He said most developed countries had, over 10 years, used GMO foods without any risk or problems.
It was organised by the Programme for Bio-Safety Systems in conjunction with the International Service for the Acquisition of Agro-Biotech Application Afri-
Topics treated at the workshop to training journalists on Biotechnology, Bio-safety and GMO foods in
He cited some corn flakes and soya cooking oil on the Ghanaian market being patronised by consumers but there had not been any report of adverse effects.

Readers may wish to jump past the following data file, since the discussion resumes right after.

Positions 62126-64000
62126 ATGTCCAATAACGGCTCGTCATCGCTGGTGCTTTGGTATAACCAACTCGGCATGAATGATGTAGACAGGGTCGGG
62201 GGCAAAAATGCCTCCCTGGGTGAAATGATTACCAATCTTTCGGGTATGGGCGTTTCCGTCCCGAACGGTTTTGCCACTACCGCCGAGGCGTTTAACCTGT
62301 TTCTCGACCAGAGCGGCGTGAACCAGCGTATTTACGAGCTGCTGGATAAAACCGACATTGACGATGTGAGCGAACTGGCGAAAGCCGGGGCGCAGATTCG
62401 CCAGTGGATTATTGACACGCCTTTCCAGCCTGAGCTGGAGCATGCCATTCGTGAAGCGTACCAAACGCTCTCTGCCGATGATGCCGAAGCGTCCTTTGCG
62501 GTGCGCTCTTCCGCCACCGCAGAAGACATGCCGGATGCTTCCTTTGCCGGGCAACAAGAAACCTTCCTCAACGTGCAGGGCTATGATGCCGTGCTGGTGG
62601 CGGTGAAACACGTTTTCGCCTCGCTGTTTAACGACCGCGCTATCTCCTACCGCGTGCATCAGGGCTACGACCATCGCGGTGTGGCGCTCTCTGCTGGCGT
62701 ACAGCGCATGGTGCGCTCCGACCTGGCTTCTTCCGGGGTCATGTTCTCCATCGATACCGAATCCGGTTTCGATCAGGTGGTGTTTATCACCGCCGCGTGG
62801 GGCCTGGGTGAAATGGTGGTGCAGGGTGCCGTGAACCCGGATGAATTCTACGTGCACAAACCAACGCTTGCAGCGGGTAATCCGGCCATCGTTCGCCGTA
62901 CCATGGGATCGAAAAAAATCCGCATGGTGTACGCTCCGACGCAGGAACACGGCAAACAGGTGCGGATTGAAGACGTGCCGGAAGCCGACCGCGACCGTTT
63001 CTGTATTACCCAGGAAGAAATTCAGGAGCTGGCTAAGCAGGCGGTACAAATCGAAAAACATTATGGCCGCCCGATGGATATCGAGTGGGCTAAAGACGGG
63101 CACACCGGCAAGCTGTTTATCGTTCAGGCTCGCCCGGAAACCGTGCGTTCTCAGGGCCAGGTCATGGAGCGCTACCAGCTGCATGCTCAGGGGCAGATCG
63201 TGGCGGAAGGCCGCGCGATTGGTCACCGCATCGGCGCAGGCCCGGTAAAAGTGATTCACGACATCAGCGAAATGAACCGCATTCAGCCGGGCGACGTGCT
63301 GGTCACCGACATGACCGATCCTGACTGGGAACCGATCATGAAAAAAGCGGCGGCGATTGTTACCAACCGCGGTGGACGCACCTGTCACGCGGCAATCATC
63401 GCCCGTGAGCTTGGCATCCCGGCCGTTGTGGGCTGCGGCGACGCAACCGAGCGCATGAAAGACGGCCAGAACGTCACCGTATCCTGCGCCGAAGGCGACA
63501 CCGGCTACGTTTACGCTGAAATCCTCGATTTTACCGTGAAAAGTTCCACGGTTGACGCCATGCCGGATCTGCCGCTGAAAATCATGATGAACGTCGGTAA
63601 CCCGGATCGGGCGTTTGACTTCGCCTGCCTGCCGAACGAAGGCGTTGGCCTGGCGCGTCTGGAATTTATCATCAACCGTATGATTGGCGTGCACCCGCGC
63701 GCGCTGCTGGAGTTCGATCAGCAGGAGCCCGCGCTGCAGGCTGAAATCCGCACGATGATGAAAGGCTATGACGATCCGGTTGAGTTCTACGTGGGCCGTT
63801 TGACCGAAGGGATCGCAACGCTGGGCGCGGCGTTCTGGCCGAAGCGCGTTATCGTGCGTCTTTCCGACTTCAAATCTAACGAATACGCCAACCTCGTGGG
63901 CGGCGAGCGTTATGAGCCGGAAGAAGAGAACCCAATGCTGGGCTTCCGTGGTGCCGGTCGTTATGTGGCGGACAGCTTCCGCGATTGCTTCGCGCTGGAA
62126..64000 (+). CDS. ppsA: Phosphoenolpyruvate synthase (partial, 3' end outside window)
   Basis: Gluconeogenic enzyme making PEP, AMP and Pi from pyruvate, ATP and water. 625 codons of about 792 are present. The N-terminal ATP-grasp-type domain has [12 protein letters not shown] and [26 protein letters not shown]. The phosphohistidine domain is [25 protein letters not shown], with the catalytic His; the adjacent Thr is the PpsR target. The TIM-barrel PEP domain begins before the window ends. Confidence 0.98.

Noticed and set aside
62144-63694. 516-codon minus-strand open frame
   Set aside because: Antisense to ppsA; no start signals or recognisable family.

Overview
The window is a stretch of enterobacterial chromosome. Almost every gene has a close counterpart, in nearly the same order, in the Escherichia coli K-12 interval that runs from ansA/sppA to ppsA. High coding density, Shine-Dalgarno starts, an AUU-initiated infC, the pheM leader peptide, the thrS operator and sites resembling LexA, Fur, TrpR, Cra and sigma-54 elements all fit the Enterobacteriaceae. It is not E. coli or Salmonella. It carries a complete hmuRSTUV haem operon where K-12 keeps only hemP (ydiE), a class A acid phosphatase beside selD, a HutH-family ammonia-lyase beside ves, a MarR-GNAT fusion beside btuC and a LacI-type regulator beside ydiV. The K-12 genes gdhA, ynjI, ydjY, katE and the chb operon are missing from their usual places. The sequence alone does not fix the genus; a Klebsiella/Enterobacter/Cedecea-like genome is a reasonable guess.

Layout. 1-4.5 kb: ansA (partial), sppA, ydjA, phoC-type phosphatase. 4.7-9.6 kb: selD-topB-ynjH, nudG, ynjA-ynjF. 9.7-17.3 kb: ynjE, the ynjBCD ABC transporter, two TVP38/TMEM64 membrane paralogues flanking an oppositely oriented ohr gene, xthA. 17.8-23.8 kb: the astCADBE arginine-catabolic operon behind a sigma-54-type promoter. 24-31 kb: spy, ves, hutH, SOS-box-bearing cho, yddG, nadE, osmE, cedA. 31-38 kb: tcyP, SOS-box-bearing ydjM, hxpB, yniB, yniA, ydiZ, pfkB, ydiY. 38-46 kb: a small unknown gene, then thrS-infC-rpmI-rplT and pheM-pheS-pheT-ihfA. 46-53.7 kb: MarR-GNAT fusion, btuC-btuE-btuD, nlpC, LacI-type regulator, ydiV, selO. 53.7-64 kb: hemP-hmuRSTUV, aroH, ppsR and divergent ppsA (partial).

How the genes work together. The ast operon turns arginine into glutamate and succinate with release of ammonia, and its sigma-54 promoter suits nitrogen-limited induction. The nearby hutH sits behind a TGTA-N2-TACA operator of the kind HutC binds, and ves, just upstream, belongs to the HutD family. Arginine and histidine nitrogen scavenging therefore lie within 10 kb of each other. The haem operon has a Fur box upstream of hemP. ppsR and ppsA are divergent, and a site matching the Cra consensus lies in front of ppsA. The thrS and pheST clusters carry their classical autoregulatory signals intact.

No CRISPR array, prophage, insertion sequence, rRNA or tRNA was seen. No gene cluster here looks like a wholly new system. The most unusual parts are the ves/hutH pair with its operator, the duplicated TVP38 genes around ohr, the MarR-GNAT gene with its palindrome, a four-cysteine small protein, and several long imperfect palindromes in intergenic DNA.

He called on the media, especially the electronic media, to scrutinise their panelists in order not to throw dust into the eyes of their audience with false information on GMO foods.
He said it was a burden on farmers to accept this enviable technology into their farming methods because they had been fed with wrong information that they could not replant the seeds.
He said it was not true that the new seed could not be replanted but rather the production would be low.
Mrs Linda Asante–Agyei, a Health Journalist, urged media personnel to write accurate and balanced stories on science issues and refrain from misquoting scientists.
She said some scientists were not prepared to provide information to journalists because they perceived some journalists as not well trained and unable to research on vital scientific issues.
Mrs Asante-Agyei, also the Treasurer of the
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